Q. Recently the Charles Chaplin estate has been allowing "City Lights" to be shown with a live orchestra playing the score. This of course necessitates taking Chaplin's original track off the film (or at the very least shutting it off). Lately it's been revealed that there are even prints of the film with the Carl Davis-conducted recording actually on the film--replacing Chaplin's original music track. It is reportedly the intention of the family that both versions will be available for rental. I don't know about you, but this strikes me as deplorable. "City Lights" is not a silent film. Chaplin's original music track is an integral part of that film, and for the estate to rip it off the film amounts to the musical equivalent of colorization. (Tom Moran, New York City)

A. Chaplin released the film in January 1931, with no dialog (except for some squawks and sound effects) but with a score composed by himself on the sound track. Conductor Carl Davis, who collaborated with Kevin Brownlow on restoring the film, re-recorded the same score around 1990, and it is this version that's heard on most video versions of the film. In an interview at the time, Davis said he thought Chaplin was "not very satisfied" with with original film version: "It was the beginning of sound recording. The splendor that he heard in the recording studio contrasted with the sound he heard on the film." My feeling? I'd like a laserdisc or DVD with both versions on alternate sound tracks. Performing the score live is a way to make a screening more special, will happen only rarely, and doesn't much bother me. ("City Lights" will be next week's selection in my "Great Movie" feature.)

Q. I am the person who posted Kevin Smith's original script for the new "Superman" movie on the Web. I wonder how you feel about the methods I used to get the script out to the public. I know that I was, in effect, breaking the law, and subjecting myself to a lawsuit from Warner Bros. I did, indeed, receive a cease and desist letter from them, but do you think the public deserves to have the opportunity to read such a well-known and much-talked about script? (Jason C. Charnick, Bronx, New York)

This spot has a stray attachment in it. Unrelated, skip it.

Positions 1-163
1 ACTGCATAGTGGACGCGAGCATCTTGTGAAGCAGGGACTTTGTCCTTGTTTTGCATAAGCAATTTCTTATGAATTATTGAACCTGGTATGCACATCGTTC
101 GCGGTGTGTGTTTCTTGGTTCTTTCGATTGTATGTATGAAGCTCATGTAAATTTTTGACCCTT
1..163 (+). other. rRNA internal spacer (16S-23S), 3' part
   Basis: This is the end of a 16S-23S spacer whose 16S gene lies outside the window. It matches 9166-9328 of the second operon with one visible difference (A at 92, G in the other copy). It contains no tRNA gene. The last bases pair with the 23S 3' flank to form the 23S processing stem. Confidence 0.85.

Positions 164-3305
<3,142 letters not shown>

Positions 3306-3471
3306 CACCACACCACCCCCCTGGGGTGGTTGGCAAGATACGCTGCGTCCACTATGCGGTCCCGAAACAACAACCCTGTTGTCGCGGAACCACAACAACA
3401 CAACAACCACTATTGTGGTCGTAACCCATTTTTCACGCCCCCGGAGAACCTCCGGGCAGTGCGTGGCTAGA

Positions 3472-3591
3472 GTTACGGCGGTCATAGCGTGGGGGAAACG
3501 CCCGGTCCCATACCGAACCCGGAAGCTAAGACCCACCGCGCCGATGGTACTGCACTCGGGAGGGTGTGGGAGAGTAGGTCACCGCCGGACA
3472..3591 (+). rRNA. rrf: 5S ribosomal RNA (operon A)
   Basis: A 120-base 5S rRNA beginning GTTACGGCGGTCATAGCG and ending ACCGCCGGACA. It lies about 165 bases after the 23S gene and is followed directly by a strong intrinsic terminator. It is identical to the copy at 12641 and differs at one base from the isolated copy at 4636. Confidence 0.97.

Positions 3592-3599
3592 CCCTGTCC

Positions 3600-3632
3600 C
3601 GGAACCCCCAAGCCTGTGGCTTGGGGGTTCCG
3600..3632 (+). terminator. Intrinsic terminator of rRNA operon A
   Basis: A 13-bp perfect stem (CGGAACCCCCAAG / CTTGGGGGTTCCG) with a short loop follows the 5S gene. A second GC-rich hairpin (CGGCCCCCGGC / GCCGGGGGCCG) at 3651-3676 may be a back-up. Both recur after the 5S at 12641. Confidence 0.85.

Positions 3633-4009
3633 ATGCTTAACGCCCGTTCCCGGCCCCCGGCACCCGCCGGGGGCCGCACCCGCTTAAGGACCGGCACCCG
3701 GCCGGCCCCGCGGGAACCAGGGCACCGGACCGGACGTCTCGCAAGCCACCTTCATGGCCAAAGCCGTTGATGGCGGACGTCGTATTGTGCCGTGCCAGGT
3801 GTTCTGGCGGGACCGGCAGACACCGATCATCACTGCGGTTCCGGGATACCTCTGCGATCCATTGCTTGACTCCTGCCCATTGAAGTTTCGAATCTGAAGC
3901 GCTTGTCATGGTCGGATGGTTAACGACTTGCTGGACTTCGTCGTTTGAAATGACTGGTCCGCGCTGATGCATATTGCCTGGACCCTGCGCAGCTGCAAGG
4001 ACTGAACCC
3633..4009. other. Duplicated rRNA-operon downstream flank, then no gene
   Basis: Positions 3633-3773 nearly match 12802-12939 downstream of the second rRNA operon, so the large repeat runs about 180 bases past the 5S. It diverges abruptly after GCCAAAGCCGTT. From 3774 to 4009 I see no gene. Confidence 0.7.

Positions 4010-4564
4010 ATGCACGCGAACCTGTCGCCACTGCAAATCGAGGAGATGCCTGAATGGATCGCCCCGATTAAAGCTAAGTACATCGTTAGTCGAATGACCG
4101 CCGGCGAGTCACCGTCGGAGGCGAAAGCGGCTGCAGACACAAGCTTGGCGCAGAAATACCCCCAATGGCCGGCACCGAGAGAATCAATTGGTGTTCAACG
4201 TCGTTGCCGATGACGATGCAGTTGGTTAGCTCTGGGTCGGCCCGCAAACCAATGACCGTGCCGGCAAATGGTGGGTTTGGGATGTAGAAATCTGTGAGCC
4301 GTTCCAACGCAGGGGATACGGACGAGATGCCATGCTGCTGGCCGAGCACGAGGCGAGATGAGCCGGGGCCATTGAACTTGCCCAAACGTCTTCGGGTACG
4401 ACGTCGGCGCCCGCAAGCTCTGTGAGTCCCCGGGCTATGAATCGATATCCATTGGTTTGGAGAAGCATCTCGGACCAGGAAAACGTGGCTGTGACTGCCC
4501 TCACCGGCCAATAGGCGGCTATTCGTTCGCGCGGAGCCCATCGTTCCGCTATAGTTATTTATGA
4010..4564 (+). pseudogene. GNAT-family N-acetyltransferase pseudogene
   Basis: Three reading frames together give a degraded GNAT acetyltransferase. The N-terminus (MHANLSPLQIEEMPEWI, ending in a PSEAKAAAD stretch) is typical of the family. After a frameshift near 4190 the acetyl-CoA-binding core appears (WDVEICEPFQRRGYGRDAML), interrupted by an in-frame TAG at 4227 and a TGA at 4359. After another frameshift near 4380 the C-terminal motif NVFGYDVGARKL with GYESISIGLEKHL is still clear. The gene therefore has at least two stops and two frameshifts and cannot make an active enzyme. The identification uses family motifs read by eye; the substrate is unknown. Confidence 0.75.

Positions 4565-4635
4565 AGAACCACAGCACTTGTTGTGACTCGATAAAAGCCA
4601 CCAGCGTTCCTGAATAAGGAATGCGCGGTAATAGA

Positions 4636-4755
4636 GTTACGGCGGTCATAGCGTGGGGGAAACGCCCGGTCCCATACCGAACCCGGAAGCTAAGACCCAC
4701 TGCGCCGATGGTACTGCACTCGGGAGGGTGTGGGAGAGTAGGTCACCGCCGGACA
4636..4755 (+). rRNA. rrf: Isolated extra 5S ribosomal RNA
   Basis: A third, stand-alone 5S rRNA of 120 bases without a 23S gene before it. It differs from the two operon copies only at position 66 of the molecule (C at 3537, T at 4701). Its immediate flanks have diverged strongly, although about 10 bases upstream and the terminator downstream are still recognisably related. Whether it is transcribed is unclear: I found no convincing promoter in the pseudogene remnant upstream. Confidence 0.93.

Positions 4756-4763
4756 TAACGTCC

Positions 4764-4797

A. A script in development has the same legal status as a commercial or trade secret. Legally you had no right to do it, and WB would have won in a walk if they had sued you. The desire of others to read the script, Kevin Smith's reputation, etc., are all irrelevant: This is pretty much an open-and-shut case. Nice script, though. Wish Tim Burton had liked it more.

Q. I saw the original "Superman" movie on cable recently, and was surprised to see scenes I've never seen before. These included: When Superman is trying to get to Lex's underground hideout, he is subjected to machine gun fire, a giant blowtorch, and is frozen in ice. Lex Luthor plays the piano in several scenes. Lex feeds Miss Tessmacher to some lions (Superman saves her of course). Where have these scenes been hiding all this time? (Matthew Gurvitch, Brooklyn)

A. Film expert Ed Slota, a member of the CompuServe Showbiz Forum, says: "What happened here was, in the mid-80s ABC-TV bought the network broadcast rights to "Superman." Their deal included all the footage which was cut from the theatrical print, which ABC re-inserted in order to stretch the movie into a two-night 'event.' This is the print you saw. As far as I know, this footage has never made it into the video prints."

Roger Ebert

Roger Ebert was the film critic of the Chicago Sun-Times from 1967 until his death in 2013. In 1975, he won the Pulitzer Prize for distinguished criticism.